Brown Butter Grits w/ Braised Strawberries & Rhubarb

It has been an actual year since I’ve posted on this blog. To be honest, I get a million ideas start five hundred and actually finished ten. Fortunately my lack of follow though has left me with a year’s worth of recipes to share! First up are some of my favorite grits. While we’re on the subject of grits, are you team sweet or savory? I personally love grits of every kind.

Hopefully my next few posts will put us on the same page!

Rhubarb is one of those things I’ve always felt intimidated by but wanted to use. I stuck with a classic flavor combination: Strawberry & Rhubarb. I had no idea what I was doing I opted for slow cooking which has never failed me before.

Roasted Strawberries & Rhubarb and Hibiscus Syrup

3 cups peeled & diced rhubarb
2 cups hulled & halved strawberries
1 1/4 cup water
1/2 cup sugar; divided
1/4 cup dry white wine
1/4 cup bourbon
1/4 cup honey
3 tbsp dried hibiscus leaves
3 tbsp orange juice
2 tbsp lemon zest
1 tbsp ginger white balsamic vinegar
1/8-1/4 tsp fiori di sicilia
optional: 1/4 tsp rose water

Pre heat oven to 300F

Add 1 1/4 cup water and 1/4 cup sugar to a medium saucepan and brings to a boil. Reduce to simmer and cook stirring frequently until the sugar dissolves. Add hibiscus and steep for 10 minutes. Strain the tea and pour over chopped rhubarb. Steep for another 10 minutes and remove rhubarb, reserving the left over liquid.

Meanwhile in a large bowl mix honey, wine, vinegar, orange juice, lemon zest, fiori di sicilia, and rose water until well combined. Add chopped strawberries and rhubarb and toss until the fruit is well coated.

Add fruit in a single layer to a baking dish (I used a 9″ tart dish) and cook for an hour or until the juices have thickened and the rhubarb is tender.

While the strawberries and rhubarb are cooking, add the remaining 1/4 cup sugar and 1/4 cup bourbon to the reserved hibiscus tea. Over medium- hight heat bring to a boil stirring to dissolve sugar. Reduce to simmer and cook until the liquid reduces by half. Remove from heat and save for later.

Coconut Milk & Brown Butter Grits

2 1/2 cups coconut milk
1/2 cup rice grits
3 tbsp brown butter
3 tbsp honey
1 tbsp cinnamon
1 tsp sea salt
ghee to add at the end

Add coconut milk, grits, brown butter and salt to a saucepan. Bring to a boil whisking frequently to prevent clumping. Reduce heat to very low and simmer an hour until grits are soft. (whisk the grits and add more coconut milk as necessary.

Divide grits between two bowls, add the fruit and top the finished dish with hibiscus syrup and toppings for texture. You can add anything you want! I chose: raw cashews, cacao nibs and coconut flakes. I served the grits with scrambled eggs w/ chili oil and picked shallots but honestly they are perfect on their own with a glass or White wine or Rosé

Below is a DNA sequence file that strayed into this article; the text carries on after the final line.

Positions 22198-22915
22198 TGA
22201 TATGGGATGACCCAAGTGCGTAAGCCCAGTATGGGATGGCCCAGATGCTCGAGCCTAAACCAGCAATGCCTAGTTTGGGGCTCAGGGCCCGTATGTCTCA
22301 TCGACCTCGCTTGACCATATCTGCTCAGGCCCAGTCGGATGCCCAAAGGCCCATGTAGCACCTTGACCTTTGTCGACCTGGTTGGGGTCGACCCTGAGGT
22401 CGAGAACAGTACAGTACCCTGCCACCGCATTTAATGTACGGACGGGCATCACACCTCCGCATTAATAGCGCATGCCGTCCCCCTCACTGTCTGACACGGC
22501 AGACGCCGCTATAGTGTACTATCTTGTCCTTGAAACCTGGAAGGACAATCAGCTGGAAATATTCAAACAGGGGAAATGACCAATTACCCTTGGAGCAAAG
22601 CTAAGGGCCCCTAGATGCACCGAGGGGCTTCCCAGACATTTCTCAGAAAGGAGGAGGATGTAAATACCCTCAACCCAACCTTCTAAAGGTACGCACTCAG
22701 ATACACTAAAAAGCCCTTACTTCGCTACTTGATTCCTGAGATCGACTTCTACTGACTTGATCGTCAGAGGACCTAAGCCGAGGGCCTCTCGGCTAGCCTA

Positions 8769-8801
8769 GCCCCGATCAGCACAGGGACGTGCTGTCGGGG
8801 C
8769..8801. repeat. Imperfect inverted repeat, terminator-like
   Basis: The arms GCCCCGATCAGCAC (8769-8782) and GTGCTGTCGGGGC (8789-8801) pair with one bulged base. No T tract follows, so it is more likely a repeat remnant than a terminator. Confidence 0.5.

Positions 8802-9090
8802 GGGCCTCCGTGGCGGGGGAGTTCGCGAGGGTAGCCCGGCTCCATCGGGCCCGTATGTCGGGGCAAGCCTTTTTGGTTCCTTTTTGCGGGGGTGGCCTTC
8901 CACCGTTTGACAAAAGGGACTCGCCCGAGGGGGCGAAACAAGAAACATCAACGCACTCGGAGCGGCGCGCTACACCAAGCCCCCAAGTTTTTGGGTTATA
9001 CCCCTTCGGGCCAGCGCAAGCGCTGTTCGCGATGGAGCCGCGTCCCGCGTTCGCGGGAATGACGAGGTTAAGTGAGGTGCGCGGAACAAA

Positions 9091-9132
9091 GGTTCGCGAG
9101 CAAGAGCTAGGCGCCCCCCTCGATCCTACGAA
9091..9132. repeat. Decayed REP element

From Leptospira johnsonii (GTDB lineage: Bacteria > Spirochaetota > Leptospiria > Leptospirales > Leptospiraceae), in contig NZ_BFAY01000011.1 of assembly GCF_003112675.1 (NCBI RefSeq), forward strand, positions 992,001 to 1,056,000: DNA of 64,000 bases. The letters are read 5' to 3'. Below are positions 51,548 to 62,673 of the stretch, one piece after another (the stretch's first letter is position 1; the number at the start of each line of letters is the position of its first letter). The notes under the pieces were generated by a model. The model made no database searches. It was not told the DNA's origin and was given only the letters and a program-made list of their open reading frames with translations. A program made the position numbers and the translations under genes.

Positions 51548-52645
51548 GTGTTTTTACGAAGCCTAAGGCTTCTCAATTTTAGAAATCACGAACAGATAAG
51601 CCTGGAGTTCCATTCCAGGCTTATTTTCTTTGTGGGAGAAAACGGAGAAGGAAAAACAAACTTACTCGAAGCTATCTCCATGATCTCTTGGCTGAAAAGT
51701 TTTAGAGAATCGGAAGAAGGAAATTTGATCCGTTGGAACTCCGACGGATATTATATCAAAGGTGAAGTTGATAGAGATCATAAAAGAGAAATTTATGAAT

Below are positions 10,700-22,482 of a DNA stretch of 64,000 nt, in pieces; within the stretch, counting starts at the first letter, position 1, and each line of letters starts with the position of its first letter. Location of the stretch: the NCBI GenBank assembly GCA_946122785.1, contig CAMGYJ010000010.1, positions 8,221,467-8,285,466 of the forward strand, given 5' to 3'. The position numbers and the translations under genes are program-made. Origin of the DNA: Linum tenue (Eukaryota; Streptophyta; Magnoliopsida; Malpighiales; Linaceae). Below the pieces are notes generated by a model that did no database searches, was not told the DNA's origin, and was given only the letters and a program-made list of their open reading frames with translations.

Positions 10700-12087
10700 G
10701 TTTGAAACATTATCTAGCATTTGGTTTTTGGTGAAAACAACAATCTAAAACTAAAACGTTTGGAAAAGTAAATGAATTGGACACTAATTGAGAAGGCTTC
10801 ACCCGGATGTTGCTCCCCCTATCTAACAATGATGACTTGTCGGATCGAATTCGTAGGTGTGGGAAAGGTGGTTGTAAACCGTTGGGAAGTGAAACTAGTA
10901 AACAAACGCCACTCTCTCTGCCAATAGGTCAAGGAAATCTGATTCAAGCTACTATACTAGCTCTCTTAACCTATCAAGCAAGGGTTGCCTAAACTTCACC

Come back next week for a Classic: Shrimp & Grits

Rose Apple Tart

I’m not sure I can explain how much I love baking and creating new recipes. It’s so completely satisfying to see something you pictured in your head manifested in an edible form.

As I sliced into one of the Rose Apples, I pictured their pink flesh layered on the top of a glazed tart.

There were a few fillings I considered for this tart: cream, custard, and frangipane to name a few. In the end, to really showcase the versatility of the apples, I decided to use an Apple cinnamon compote.

Rose Apple Tart

For Crust
1 frozen or homeade pie crust
1 Tbsp brown sugar
1/2 Tbsp Vietnamese Cinnamon

*Traditionally tarts like this are made with a sweeter crust but since I was short on time I spread a combo of cinnamon and sugar on a frozen pie crust before spreading the compote. You can omit this and it would still be amazing.

For Apple Compote
4-5 apples, peeled, cored and diced into 1/2-inch pieces. (I used a combination of Granny Smith and Rose apples)
1 Tbsp lemon juice
1 Tbsp Vietnamese Cinnamon
1 Tsp lemon zest
1 Tsp ground ginger and cloves
1-2 tsp rose water
2 Tbsp Coconut Nectar
2 Tbsp red wine
2 Tbsp water

For the top:
2-3 Rose apples, peeled, cored and sliced thinly.

For the glaze:
1-2 Tbsp jam, (I used apple jam but you can use any kind you want) thined out with water and rose water.

Preheat oven to 425 F.

In a medium sauce pan add apples, wine, lemon juice & zest, coconut nectar, rose water, & spices. Cover and cook over very low heat for 30 to 40 minutes.

My recipe calls for more more liquid then you would normally used so it is simmered for longer to give it a chance to thicken. I also wanted an applesauce like consistency so I periodically mashed the apples. You could definitely have a chunkier compote and it’s be delicious.

Line the bottom of a 11 inch rectacular tart pan (with removable bottom) or a round 9 inch tart with pie dough.

Cover dough with parchment paper, fill with raw beans or baking chain, and bake for 15 minutes. Remove parchment paper and bean and bake for an additional 10-15 minutes until lightly browned.

Line the pre baked tart shell with the apple compote and layer the sliced Rose Apples on top

Bake for 10 minutes at 425F and then reduce head to 350F and bake for another hour until the apples are soft and the pastry is golden. I started checking the tart at 45 minutes because my oven runs a bit hot and I didn’t want to burn the pastry.

Remove from pan from heat and tart from pan. Brush with rose and jam glaze and serve warm or room temp.

This tart is amazing with fresh whipped cream or vanilla ice cream.

Let me know if you try this and come back next time to see what yummy thing I’m making.💙

Rose Apple Lemon Curd Cake

I’ve never been a fan of apples. I know, it’s blasphemy, considering how versatile and healthy they are. To me they’ve always been kind of blah but I found the most amazing apples on the market on Food 52‘s website.